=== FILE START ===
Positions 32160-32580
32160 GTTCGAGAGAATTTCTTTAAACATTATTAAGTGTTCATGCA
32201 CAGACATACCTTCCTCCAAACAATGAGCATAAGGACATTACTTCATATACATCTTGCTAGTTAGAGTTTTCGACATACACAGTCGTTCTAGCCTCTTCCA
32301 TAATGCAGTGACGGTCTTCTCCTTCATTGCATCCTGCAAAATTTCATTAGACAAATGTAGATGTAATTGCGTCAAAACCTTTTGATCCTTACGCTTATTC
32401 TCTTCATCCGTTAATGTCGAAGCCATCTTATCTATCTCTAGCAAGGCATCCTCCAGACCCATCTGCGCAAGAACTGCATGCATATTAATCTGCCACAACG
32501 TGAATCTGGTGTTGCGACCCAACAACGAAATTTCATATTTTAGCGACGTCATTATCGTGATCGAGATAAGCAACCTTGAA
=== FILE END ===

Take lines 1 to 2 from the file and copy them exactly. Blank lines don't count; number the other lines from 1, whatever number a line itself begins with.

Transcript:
Positions 32160-32580
32160 GTTCGAGAGAATTTCTTTAAACATTATTAAGTGTTCATGCA